20-year perspective: Vikings first round pick
- Blog Post by: Mark Craig
- May 7, 2014 - 7:33 AM
TODAY'S LOOK BACK: The 40th overall pick.
Looking back on previous NFL drafts for a better understanding of the crapshoot nature of this business is oh so much easier and more fun to do than pretending to know how the next wave of draft picks will perform. We've already looked back through the past 20 drafts for some perspective on the picks the Vikings hold in the second (40), third (72, 96), fourth (108), fifth (148), sixth (184) and seventh (223) rounds of next week's draft.
Now, we move up to the first round to do the same with the No. 8 pick.
Pro Bowlers picked No. 8 since 1994: Half (10) have made at least one Pro Bowl. The best of the bunch? There hasn't been a great No. 8 pick in the past 20 years. Sam Adams, who went to Seattle in 1994, was a three-time Pro Bowler. Roy Williams, the safety who went to Dallas in 2002, was a five-time Pro Bowler and one-time All-Pro. But with hindsight to guide you, would you rather have had Williams or Ed Reed (No. 24 that year) as your safety?
Have the Vikings picked No. 8 since 1994?: Well, technically, in 2003, they had it for 15 minutes and then lost it to Carolina. That was the year the Vikings started the draft with the seventh pick. They wanted Kevin Williams, but felt they could trade down to get him. They thought they have a trade down to No. 10 with the Ravens. But Baltimore never confirmed the trade with the league. Legend has it that then-owner Red McCombs, whose frugal ways favored moving down to save money, told his personnel people not keep trying to trade the pick as time was expiring. The Jaguars jumped ahead of the Vikings and took Byron Leftwich at No. 7. Then the Panthers jumped over the Vikings to take offensive tackle Jordan Gross. It's a humiliating moment in franchise history, but it also culminated with the Vikings selecting one of the best defensive tackles they've ever had.
Ouch 1: The Panthers had the eighth pick in 1996 and a need for a running back. They chose Tim Biakabutuka instead of Eddie George. George went 14th to the Oilers. Then Marvin Harrison went No. 19 to the Colts. And then, if that weren't bad enough, Ray Lewis went to the Ravens at No. 26.
Ouch 2: Randy Moss never did let the Cowboys forget the mistake they made by passing on him in 1998. The Cowboys never forgave themselves either. Or at least Jerry Jones never did. The Cowboys picked a decent player. Edge rusher Greg Ellis lasted 12 NFL seasons and had 84 career sacks. But Moss was, well, Moss. He went No. 21 to the Vikings.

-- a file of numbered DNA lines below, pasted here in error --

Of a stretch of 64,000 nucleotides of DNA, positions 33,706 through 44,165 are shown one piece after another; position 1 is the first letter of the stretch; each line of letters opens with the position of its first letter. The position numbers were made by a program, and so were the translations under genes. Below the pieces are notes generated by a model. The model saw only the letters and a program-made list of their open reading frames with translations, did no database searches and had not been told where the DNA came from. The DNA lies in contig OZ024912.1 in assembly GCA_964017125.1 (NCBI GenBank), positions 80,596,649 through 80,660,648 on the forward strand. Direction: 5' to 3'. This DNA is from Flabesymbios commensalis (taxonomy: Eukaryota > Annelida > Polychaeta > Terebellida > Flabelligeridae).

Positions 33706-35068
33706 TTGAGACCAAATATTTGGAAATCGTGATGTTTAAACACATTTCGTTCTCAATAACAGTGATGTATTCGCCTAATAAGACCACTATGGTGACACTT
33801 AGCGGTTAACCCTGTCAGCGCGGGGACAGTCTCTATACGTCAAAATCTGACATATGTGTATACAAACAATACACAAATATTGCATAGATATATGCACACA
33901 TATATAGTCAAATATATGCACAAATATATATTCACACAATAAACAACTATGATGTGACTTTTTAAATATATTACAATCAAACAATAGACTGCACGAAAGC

Ouch 3: In 2007, the Falcons needed help defensively. they took defensive end Jamaal Anderson. He lasted four years with them and six seasons overall. He finished his career with 7 1/2 sacks. In picking Anderson, the Falcons passed up Patrick Willis (No. 11), Marshawn Lynch (No. 12) and Darrelle Revis (No. 14), among others.
Other highlights/lowlights of the No. 8 pick since 1994:
1995: In 1995, Seattle took receiver Joey Galloway. A good pick. But not as good as Hall of Famer Warren Sapp, who went 12th overall. One pick before Sapp, the Vikings also took a defensive lineman: Derrick Alexander.
1997: The Jets took linebacker James Farrior. He became a Pro Bowl player. But Tony Gonzalez (No. 13) became a Hall of Famer.
2000: The Steelers took Plaxico Burress. A good pick. The Bears followed up at No. 9 with Brian Urlacher. A great pick.
2001: The Bears took David Terrell. A bad pick. The Seahawks took Steve Hutchinson at No. 17. A potential Hall of Fame pick.
2004: The Falcons took DeAngelo Hall. Good pick. The Steelers took Ben Roethlisberger. Franchise-changing pick.
2009: The Jaguars took offensive tackle Eugene Monroe. They traded him to the Ravens last fall. The Jags could have had Percy Harvin (No. 22), B.J. Raji (No. 9), Brian Orakpo (No. 13) or Clay Matthews (No. 26).
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